Mr. António (African Union): On behalf of the African Union Commission, allow me at the outset to salute the presence of the Palestinian delegation, led by President Mahmoud Abbas, and to express the Commission’s deepest gratitude to you, Mr. Chair, for steering the work of this important Committee on the Exercise of the Inalienable Rights of the Palestinian People for the promotion of the just cause of the people of Palestine.
Today marks another day in the history of our collective commemoration of the International Day of Solidarity with the Palestinian People. Today, as usual, our statements will project a strong spirit of unity and solidarity with the Palestinian people, but the true test of our unity remains the scrupulous implementation of resolution 242 (1967) as the basis for achieving a just, viable and lasting solution. The date of 29 November is meaningful to the Palestinian people. On this day in 1947, the General Assembly adopted resolution 181 (II), which partitioned the territory known as Mandate Palestine into two States — one Jewish and one Arab.
The African Union believes that the road to a lasting solution is not an event but a process, and has spared no efforts to remain firm and consistent in its position taken at successive African Union summits. Accordingly, at its summit held in July last year, African leaders, among other aspects, reaffirmed their full support for the peaceful resolution of the Arab-Israeli conflict, in accordance with the principles of international law and all relevant United Nations resolutions to ensure the establishment of an independent Palestinian State for the Palestinian people in their legitimate struggle, while further reaffirming support for the two-State solution as the only viable option for peaceful coexistence between the State of Palestine and Israel.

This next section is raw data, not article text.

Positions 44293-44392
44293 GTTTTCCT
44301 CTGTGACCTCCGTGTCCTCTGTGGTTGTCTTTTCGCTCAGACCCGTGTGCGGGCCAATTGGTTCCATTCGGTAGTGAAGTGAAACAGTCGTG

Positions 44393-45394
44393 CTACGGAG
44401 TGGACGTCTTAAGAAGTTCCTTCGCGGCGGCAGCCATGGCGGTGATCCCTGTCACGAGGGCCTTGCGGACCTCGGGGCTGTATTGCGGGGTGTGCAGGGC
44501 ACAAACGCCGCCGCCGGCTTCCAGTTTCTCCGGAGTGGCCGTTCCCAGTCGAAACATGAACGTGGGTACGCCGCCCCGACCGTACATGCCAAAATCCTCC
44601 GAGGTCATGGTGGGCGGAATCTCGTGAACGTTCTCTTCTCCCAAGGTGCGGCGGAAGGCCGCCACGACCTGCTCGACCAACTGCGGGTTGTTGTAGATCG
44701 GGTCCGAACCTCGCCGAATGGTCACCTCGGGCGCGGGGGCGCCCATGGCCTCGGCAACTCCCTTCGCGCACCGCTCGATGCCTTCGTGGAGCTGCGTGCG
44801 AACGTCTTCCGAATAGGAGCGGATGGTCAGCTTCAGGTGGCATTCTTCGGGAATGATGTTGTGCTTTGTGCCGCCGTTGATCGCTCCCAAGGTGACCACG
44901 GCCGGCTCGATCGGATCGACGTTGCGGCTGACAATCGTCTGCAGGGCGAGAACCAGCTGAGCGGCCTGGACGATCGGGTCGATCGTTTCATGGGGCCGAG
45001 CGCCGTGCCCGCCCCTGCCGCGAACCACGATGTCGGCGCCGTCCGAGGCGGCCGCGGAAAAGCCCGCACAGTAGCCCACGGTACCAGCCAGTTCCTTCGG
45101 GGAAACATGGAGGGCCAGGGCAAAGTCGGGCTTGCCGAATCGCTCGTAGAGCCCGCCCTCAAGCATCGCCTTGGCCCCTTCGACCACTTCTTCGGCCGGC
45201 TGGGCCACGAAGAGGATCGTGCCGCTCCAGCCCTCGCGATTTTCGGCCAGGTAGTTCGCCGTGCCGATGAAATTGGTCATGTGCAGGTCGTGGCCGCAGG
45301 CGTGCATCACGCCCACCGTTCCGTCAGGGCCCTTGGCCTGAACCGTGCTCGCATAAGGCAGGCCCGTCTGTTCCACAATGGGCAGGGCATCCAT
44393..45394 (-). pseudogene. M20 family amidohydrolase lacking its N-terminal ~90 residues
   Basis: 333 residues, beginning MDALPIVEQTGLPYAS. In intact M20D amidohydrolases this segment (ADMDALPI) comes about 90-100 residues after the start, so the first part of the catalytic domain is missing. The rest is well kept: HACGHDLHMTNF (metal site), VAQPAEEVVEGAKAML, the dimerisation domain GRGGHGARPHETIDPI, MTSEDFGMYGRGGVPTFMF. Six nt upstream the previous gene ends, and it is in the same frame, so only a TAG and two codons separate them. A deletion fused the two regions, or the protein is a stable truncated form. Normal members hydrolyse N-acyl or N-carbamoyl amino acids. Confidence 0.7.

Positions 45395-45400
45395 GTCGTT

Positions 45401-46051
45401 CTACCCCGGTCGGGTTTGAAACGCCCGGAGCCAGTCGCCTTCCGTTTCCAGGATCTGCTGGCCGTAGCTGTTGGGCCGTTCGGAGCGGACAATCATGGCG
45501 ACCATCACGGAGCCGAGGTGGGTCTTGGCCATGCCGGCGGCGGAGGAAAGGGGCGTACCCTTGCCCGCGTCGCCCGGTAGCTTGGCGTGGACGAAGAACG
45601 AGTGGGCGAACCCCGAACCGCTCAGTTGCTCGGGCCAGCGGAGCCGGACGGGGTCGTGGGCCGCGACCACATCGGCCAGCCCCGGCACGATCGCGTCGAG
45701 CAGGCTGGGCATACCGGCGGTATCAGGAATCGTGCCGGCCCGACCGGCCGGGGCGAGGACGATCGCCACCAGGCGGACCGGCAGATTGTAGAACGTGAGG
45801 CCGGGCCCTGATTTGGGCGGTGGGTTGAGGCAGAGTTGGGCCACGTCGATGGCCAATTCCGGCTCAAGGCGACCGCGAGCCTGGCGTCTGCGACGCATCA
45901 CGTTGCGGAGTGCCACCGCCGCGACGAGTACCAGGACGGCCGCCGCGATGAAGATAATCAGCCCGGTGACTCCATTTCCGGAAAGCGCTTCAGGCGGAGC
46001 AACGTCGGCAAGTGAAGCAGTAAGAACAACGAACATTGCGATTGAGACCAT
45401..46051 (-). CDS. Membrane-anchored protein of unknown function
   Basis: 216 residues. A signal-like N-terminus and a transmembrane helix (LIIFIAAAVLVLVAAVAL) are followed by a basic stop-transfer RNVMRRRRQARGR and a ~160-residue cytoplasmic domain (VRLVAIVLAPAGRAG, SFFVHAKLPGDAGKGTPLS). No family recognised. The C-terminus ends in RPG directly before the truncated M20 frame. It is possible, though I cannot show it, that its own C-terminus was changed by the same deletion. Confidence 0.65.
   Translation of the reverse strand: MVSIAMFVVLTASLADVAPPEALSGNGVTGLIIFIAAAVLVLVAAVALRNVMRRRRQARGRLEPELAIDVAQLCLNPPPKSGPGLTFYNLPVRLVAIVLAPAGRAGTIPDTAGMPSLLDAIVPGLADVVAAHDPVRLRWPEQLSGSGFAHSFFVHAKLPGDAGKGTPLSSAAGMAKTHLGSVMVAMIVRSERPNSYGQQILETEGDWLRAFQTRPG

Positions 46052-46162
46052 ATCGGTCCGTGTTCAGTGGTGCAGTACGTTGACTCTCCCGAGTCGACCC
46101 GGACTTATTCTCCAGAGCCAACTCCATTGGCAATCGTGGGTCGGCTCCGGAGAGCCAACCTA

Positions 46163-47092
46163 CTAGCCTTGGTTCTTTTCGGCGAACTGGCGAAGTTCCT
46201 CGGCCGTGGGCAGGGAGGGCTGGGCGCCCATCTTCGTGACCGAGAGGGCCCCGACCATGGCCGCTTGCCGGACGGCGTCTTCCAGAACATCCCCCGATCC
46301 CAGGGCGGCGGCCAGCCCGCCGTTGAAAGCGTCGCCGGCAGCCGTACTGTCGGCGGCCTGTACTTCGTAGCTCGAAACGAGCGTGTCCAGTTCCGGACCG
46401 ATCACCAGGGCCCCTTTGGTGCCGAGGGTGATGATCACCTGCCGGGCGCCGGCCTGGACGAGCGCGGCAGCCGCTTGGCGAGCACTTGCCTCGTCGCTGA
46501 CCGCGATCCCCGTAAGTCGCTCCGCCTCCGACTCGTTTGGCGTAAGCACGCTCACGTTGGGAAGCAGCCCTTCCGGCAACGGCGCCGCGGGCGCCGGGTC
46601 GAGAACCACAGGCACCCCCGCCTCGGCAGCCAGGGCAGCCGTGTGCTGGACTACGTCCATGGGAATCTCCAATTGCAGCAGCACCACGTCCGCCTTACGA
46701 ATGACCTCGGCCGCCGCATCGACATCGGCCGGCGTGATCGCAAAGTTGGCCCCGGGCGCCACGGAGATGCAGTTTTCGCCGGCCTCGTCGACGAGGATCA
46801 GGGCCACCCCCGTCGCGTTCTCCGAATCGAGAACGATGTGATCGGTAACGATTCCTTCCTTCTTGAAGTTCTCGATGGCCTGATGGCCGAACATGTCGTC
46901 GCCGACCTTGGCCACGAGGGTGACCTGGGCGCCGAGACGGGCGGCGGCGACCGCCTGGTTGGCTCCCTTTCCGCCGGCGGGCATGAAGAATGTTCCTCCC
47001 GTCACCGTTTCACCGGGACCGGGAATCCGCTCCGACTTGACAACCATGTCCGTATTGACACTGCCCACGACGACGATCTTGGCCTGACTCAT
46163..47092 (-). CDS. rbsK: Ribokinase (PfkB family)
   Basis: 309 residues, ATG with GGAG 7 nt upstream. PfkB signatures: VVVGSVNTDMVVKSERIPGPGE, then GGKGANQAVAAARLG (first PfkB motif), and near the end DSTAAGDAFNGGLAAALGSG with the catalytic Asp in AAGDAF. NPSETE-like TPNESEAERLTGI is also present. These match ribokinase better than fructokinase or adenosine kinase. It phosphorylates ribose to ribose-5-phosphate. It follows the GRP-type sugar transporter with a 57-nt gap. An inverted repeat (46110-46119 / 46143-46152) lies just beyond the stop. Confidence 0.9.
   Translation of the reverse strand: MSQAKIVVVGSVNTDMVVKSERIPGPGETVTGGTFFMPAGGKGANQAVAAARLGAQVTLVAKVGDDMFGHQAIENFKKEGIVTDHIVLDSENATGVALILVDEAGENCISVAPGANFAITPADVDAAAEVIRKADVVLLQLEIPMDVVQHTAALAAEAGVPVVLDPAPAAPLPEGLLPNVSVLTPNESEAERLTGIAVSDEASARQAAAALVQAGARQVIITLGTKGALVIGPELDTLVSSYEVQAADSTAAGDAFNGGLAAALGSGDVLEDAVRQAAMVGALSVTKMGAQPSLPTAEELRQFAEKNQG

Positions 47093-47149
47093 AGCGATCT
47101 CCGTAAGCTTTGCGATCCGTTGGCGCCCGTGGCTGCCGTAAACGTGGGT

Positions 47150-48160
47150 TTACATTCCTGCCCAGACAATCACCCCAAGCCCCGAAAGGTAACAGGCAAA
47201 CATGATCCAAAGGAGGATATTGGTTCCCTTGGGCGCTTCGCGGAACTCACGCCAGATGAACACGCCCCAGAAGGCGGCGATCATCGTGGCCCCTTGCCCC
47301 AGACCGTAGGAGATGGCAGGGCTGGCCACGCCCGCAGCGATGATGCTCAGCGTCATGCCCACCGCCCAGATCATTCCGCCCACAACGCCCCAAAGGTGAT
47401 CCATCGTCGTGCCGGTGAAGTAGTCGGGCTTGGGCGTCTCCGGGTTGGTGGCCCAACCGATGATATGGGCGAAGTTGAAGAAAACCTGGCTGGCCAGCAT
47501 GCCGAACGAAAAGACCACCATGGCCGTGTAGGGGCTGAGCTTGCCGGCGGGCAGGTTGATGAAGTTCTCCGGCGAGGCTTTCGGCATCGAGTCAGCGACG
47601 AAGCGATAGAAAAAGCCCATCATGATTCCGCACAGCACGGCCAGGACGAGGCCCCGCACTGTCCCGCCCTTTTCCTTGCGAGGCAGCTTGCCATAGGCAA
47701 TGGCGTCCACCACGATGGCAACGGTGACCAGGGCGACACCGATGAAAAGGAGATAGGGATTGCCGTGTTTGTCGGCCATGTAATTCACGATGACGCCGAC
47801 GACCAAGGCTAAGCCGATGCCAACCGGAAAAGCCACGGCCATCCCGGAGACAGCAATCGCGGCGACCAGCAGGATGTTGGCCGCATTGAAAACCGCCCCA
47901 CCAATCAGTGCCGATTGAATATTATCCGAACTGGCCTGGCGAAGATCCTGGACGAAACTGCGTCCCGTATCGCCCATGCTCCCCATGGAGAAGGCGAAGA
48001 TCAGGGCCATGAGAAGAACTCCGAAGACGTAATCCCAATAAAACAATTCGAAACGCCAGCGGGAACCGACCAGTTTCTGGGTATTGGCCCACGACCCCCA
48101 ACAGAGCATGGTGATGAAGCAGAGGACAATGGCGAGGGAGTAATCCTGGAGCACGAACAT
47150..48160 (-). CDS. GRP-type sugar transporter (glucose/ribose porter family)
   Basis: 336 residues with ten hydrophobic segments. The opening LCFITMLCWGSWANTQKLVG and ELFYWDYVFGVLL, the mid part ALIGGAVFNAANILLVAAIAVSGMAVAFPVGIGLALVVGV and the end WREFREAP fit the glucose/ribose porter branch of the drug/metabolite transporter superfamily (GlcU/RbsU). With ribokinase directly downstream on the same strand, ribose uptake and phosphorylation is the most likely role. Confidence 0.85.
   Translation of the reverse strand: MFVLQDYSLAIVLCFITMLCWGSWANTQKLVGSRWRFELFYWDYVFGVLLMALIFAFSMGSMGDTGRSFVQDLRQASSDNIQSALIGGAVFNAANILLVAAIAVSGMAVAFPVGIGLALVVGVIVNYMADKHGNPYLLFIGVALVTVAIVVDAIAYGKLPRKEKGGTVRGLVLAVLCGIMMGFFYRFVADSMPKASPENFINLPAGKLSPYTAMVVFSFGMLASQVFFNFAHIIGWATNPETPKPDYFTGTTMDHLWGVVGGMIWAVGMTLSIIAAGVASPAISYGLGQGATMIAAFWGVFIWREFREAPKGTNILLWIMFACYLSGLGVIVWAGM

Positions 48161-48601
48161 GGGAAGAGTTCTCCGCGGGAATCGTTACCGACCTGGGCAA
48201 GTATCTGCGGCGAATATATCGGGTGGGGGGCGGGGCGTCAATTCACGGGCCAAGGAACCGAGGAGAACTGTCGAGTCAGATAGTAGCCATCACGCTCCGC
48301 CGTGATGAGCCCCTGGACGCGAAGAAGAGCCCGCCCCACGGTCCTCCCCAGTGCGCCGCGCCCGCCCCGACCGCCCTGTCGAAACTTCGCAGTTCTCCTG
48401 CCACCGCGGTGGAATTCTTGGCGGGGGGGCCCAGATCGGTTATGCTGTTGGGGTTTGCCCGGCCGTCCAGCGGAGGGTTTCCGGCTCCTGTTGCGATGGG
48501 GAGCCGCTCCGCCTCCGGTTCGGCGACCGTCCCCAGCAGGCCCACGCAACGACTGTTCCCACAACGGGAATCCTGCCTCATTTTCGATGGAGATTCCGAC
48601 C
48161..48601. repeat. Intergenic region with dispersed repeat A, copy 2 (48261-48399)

The African Union Assembly of Heads of State, in its decision EX.CL/Dec.652(XIX), also called upon States Members of the United Nations, especially the members of the Security Council, to support the Palestinian efforts to obtain full membership in the United Nations based on the 1967 lines, with East Jerusalem as its capital, and urged all Member States that have not yet done so to recognize the State of Palestine as soon as possible.(spoke in French)
The many decisions of the African Union summits clearly show that, from the former Organization of African Unity to today’s African Union, Africa’s commitment to meeting the national inalienable rights of the Palestinian people, including their right to establish an independent State with Jerusalem as its capital, has been and remains a political position that arises out of a natural duty of solidarity and out of African peoples’ faithfulness to their own history.